Young Avengers #6-15
Author: Kieron Gillen
Genre: Comic, Superhero
– Am I the only person on the team who’s straight?
– Princess. I’ve seen the way you look at me. You’re not that straight.
And so the story of young adult superheroes ends for now. With a story that was more intimate and personal that all of the previous Young Avengers adventures. Instead of being part of either a big event or having many of the other Marvel heroes in the story, this is a story where adults are not reliable, and they have parent issues and relationship issues. Also, it seems all of the current Young Avengers are either gay or at least bicurious~
So, where did we leave our young heroes last time? Oh yeah, they have managed to find a temporary solution to all of their parents out for their blood… by being as far away as them as possible! Issue #6 starts in a very different place with a very different artist. We have Kate Brown illustrating the adventures of Speed and Prodigy in a very mundane line of work. Speed was part of the original line-up of Young Avengers, and Prodigy used to be a mutant on the rebel side of things. One is super fast, and the other used to absorb the knowledge of every people he met; he can’t anymore but he still retains the info. In this issue they bond and are after a weird dude dressed as Patriot, another former Young Avenger. And I give kudos for Gillen for making so much happen in such a short space, and Brown for making them look seriously pretty. By the end of the issue something happens to poor Speed, forcing Prodigy to find the Young Avengers and have them all check what the hell is going on.
Issues #7 to #15 show the team traveling through the Multiverse seeking this not-Patriot, and fighting/hiding from Mother, the interdimensional parasite who still wants Billy’s power. But now Mother has help! And it someone from Loki’s past, as well as the scorned exes of the Young Avengers. Because that’s how Mother rolls.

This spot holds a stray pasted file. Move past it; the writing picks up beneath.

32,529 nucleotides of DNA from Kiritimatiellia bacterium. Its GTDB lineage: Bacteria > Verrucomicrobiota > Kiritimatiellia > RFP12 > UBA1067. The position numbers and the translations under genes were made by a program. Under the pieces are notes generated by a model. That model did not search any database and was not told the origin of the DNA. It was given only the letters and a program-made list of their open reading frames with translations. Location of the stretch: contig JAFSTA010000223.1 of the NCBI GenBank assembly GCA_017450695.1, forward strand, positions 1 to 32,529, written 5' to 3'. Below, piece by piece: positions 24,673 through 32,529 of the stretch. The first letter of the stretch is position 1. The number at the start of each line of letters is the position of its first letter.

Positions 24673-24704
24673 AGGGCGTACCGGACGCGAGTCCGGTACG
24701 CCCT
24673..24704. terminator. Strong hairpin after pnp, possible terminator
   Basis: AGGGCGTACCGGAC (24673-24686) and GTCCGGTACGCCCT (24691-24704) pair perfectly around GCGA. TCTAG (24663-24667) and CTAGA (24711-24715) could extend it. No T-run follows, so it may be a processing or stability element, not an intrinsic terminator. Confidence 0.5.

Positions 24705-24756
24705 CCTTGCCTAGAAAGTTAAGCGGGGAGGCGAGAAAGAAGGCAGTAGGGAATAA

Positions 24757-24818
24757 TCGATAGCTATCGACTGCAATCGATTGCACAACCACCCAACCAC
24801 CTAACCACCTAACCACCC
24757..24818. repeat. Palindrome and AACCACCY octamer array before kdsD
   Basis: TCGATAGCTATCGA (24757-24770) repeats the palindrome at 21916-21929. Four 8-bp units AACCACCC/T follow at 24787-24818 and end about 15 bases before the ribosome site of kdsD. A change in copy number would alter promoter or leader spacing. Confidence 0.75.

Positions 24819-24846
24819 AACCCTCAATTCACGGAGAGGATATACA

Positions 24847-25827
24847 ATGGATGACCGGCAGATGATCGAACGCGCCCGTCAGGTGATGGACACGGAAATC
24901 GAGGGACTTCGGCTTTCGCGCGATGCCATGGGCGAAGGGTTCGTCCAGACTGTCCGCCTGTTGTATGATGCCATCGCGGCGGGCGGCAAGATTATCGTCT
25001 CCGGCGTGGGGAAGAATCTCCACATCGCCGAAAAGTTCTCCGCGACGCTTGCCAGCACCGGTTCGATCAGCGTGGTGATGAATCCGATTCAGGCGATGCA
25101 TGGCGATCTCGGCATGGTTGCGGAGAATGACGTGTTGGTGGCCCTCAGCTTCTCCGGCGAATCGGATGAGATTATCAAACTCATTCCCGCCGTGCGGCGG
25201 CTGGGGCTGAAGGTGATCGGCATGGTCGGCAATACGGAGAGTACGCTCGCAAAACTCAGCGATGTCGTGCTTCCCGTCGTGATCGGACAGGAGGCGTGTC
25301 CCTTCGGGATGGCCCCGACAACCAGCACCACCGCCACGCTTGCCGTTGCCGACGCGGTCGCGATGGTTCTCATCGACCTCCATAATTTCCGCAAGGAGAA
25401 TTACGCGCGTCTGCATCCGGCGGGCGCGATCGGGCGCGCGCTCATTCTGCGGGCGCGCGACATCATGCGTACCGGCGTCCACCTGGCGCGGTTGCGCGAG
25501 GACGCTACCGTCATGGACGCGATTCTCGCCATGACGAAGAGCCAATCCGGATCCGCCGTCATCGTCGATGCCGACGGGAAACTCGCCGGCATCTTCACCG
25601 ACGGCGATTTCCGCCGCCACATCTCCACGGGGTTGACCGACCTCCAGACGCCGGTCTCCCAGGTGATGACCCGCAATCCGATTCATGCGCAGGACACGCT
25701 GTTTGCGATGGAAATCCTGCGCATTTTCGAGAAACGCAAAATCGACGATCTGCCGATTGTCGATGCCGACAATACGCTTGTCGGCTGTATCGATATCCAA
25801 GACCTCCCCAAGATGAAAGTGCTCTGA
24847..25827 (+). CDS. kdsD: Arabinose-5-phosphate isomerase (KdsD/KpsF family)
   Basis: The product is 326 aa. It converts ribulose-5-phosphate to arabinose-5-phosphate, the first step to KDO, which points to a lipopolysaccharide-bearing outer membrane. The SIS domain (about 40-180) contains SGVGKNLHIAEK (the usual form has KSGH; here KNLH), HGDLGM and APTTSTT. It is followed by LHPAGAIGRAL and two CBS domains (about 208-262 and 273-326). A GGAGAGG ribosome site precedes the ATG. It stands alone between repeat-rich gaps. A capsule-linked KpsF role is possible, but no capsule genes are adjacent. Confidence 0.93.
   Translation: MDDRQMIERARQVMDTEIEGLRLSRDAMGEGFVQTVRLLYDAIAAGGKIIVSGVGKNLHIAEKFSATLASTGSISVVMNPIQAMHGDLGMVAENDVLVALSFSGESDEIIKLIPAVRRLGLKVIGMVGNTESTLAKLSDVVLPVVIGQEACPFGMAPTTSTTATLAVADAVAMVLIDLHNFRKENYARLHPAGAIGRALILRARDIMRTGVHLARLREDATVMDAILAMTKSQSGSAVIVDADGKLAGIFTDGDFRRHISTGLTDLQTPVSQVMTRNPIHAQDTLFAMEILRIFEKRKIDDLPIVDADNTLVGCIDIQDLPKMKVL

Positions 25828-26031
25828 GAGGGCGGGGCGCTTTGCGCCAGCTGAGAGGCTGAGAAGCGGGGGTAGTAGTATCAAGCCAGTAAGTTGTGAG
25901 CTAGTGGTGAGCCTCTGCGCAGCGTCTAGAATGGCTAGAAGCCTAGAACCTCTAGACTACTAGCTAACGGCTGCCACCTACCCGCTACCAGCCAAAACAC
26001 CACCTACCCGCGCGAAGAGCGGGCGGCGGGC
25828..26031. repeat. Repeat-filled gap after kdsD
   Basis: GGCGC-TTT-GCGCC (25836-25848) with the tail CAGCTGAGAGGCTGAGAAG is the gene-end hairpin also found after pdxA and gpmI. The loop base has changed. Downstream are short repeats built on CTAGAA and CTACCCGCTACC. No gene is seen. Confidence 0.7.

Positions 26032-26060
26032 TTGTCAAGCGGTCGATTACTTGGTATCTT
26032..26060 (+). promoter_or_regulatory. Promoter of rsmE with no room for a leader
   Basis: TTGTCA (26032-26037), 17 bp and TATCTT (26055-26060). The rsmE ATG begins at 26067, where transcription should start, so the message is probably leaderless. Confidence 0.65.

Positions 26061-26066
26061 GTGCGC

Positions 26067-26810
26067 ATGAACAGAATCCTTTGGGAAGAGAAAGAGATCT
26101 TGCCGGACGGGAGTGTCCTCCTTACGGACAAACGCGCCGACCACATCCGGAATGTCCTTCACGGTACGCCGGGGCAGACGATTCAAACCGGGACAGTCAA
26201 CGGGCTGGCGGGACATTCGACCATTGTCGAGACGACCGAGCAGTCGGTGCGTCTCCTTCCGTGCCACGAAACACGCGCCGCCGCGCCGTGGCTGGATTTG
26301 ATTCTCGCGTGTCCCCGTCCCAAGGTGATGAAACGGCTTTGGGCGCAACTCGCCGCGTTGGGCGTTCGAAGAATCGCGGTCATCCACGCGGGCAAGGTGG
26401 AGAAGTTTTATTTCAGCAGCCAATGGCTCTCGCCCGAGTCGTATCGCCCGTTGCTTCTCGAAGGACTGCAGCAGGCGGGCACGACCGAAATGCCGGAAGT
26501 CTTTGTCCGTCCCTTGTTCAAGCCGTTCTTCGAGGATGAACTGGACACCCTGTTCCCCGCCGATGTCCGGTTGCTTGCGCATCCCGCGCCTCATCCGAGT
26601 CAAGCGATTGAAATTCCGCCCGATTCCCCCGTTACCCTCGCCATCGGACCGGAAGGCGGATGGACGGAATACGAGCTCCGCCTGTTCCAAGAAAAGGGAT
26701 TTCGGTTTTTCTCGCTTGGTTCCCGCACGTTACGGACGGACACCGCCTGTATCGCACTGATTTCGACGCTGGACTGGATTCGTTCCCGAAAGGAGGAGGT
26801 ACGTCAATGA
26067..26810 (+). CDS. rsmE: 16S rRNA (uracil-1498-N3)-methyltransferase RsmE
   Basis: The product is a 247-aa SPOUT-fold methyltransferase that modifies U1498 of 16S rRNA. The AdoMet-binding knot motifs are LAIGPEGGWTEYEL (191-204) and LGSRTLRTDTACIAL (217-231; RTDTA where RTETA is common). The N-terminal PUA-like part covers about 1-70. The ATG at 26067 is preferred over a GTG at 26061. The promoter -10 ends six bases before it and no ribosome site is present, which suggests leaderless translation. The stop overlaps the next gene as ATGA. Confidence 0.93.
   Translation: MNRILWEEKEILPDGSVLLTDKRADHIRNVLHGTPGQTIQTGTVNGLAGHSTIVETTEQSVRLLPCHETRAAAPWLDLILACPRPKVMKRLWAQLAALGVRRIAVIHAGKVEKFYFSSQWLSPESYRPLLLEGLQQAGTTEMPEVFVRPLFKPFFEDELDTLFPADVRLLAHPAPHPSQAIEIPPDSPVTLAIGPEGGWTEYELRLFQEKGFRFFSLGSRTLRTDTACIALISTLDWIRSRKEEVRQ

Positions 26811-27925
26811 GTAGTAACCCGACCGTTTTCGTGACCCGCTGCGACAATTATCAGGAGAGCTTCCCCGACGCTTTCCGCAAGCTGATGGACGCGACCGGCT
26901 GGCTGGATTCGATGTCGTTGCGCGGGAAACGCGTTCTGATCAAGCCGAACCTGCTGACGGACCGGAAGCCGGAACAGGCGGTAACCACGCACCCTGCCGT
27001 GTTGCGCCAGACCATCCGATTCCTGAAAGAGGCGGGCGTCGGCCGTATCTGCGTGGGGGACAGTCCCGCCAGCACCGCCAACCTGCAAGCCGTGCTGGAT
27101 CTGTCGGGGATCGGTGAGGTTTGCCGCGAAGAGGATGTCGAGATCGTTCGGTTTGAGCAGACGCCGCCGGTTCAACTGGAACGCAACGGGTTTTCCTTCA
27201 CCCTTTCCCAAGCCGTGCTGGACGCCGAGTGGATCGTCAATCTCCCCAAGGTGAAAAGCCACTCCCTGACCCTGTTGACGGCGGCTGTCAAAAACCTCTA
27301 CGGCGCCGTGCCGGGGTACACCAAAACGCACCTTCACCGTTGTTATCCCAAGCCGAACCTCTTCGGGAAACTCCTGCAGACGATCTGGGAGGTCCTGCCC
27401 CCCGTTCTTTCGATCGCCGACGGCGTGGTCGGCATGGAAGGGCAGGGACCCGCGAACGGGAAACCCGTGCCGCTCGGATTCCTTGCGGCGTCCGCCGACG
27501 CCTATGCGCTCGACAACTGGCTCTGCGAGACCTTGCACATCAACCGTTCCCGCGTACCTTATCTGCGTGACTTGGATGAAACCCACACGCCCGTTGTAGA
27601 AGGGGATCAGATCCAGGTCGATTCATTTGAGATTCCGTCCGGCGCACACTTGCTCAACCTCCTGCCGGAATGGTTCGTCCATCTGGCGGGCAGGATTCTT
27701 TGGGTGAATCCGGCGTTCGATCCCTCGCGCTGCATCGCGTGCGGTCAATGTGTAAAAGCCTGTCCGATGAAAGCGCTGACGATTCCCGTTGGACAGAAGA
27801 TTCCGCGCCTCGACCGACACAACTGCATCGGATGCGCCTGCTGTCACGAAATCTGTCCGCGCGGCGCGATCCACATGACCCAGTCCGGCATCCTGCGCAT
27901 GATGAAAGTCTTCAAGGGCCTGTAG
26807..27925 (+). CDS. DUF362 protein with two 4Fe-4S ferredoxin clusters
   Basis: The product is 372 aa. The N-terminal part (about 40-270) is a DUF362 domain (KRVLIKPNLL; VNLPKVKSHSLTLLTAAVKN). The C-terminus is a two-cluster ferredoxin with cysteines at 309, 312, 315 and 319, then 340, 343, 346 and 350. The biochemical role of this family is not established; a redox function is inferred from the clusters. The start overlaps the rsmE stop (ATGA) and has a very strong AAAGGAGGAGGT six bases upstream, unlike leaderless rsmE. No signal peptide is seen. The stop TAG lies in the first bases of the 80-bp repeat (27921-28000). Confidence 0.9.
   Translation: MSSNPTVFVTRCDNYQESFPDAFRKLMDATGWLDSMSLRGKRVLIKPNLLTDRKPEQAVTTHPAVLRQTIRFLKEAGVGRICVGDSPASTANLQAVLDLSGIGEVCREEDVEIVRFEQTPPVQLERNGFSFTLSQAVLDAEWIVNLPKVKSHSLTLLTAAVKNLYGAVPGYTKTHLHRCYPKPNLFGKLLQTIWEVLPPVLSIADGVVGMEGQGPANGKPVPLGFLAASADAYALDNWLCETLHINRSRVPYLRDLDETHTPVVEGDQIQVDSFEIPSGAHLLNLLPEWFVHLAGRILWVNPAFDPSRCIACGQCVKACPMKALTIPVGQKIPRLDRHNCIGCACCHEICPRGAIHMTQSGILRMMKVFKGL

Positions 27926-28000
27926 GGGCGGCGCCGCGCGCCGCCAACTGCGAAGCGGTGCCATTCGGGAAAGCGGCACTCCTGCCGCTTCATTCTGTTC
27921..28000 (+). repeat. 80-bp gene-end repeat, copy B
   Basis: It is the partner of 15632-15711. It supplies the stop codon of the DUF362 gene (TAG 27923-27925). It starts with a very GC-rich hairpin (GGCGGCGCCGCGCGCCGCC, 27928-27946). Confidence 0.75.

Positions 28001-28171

By the end of it all, most of them will learn things the hard way and will grow, sometimes literally in the case of Loki.
Like the first issues, these ones have many geek references, social media uses (we have Instagram!) and interesting turns of phrase. Also McKelvie’s art still complements Gillen’s love for breaking the fourth wall, and they way they travel through the Multiverse is a joy to watch and something that can only be achieved in comic-book form. Also, the last two issues are more of an epilogue (a literal “after party”), where you can see what has become to all the main players in the story, and it has a lot of guest artists that give it a unique feeling, even if not all of the art is great.
So yes, the 2013-2014 run of Young Avengers is worth reading, even if the second and third volume are not as great as the first. It’s still a great tale of growing up and relationships while doing some kick-ass heroing. And, come on, just look a these precious (not) babies: